Nad-e Ali Christmas
After devouring my Christmas dinner, I shall go for a walk just as I may do on Christmas day at home. This time, however, we had a job to do and we still needed to dominate the ground in order to disrupt any Taliban operations. So on this particular Christmas Day of 2011, going for a walk after my Christmas dinner, was slightly more tactical and in the form of a patrol in Helmand Province.
We didn’t go far and we certainly didn’t go looking for a fight. The last thing we wanted on Christmas Day, was a scrap with the Taliban and we, of course, didn’t want to risk losing any of our men to an avoidable firefight or I.E.D (Improvised Explosive Device). Thankfully, we encountered no such threats, while still achieving to show our presence on the ground and we were able to return to our CP (Checkpoint) in order to enjoy some Christmas banter.
No Christmas tree, no tinsel and no Christmas lights, we just had to make do with what we had and what we did have, was each other. There is nothing quite like a ‘Band of Brothers’ being stuck together in a situation that can’t be avoided. As ‘Brothers in Arms, we had an art to making the best out of the worst situation and this resulted in that particular Christmas Day of 2011 being one of my most memorable Christmas Days to date.
We didn’t have much, and in fact, there wasn’t anything in particular which was remotely different to any other day in Nad-e-Ali, Helmand Province. However, when the resupply convoy turned up at the front gate of our Checkpoint, it was safe to say, that we were pleased to welcome them in. The Military version of a Santa Claus riding his sleigh was a Company Sergeant Major and OC (Commanding Officer), of a similar build, riding a heavily armoured vehicle, bearing gifts such as ammunition, water, and most importantly, our Christmas Dinner.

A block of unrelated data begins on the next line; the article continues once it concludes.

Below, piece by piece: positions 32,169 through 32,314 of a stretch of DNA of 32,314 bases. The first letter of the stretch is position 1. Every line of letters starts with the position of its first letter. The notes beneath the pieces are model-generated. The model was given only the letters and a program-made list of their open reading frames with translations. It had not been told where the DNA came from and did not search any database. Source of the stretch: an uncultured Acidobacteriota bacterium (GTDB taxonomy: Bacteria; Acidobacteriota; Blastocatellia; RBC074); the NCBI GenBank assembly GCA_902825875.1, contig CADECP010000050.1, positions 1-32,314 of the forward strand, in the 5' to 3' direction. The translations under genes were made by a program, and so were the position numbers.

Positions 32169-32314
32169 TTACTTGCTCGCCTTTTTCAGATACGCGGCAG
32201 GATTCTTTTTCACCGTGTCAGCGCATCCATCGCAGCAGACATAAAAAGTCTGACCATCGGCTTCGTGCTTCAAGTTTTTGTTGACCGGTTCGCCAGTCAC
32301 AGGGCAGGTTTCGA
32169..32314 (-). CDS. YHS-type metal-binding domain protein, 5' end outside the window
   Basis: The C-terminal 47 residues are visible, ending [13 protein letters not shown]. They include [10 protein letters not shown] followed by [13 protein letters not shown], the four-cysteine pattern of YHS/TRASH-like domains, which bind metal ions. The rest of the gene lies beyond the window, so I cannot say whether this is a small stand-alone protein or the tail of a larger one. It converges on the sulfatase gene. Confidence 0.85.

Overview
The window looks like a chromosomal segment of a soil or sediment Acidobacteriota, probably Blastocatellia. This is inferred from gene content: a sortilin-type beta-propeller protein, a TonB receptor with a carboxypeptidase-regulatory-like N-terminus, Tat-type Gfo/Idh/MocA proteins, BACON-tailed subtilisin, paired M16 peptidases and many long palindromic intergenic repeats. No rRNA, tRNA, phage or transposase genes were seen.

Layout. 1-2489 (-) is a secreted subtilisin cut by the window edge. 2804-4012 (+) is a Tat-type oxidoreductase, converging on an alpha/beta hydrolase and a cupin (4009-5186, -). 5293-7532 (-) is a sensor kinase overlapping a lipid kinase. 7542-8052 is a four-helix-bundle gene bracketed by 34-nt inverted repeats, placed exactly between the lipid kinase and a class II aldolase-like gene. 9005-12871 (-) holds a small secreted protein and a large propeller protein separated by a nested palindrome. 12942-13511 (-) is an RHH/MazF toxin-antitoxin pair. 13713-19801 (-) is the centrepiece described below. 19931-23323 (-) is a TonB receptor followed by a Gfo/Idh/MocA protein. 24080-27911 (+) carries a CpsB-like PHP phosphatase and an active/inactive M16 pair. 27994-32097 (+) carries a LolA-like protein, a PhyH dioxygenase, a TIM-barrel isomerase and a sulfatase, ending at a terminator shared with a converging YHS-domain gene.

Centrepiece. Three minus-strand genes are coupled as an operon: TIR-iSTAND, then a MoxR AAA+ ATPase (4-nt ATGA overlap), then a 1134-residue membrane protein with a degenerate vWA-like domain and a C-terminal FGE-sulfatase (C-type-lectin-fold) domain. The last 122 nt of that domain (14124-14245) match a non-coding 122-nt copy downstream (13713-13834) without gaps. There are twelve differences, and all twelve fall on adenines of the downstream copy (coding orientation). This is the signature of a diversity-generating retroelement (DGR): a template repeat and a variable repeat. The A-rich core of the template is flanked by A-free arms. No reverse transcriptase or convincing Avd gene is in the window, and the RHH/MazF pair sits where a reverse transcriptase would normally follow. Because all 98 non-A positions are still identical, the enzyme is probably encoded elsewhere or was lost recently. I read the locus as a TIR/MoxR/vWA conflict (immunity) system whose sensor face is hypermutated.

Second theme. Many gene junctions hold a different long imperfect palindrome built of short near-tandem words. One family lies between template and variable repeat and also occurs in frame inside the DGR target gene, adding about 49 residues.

I would usually dread the rare checkpoint visit from our Company Sergeant Major, but on this one occasion, it was rather nice to see someone who was slightly comparable to Santa Clause himself.
The Christmas dinner wasn’t much but it consisted of the essentials. A thin slice of turkey, a couple soggy potatoes and the odd pig in a blanket, all complimented with some lukewarm gravy. Not exactly what you may consider being a perfect Christmas Dinner, nonetheless, it was certainly more appreciated than our everyday average rations. The fact that these men were willing to go out on a convoy on Christmas day, knowing the risks of coming under attack or driving over an I.E.D, in order to deliver some morale to the men on the frontline, absolutely deserves respect and appreciation.
I have never been one to fuss about Christmas in my adult age and admittedly, I am still a bit of a humbug even to this day. Nevertheless, I surely do enjoy my Christmas dinner every year now, more so than ever before. Although my Christmas in Afghanistan wasn’t particularly amazing, at least I wasn’t being shot at and we as a multiple were able to live through the day without encountering any traumatic events. There are many men and woman who may have experienced their Christmas on operations in a less forgiving way.
I am grateful for the fact that my Christmas in Afghan was what I consider to be a breeze and in comparison to those who were not so fortunate and were actually forced to fight on the day, not just on ‘Op Herrick’ in Afghanistan, but during previous conflicts throughout time.
To that end, as Christmas comes every year, I can’t help but share a thought for those who have operated away from home on Christmas, and for those who are currently working overseas on Christmas Day. I always like to toast a drink to those men who I stood beside on Christmas, 2008 and 2011, but even more so, to those who were sadly unfortunate to not return home.
Written by Jamie R Kenned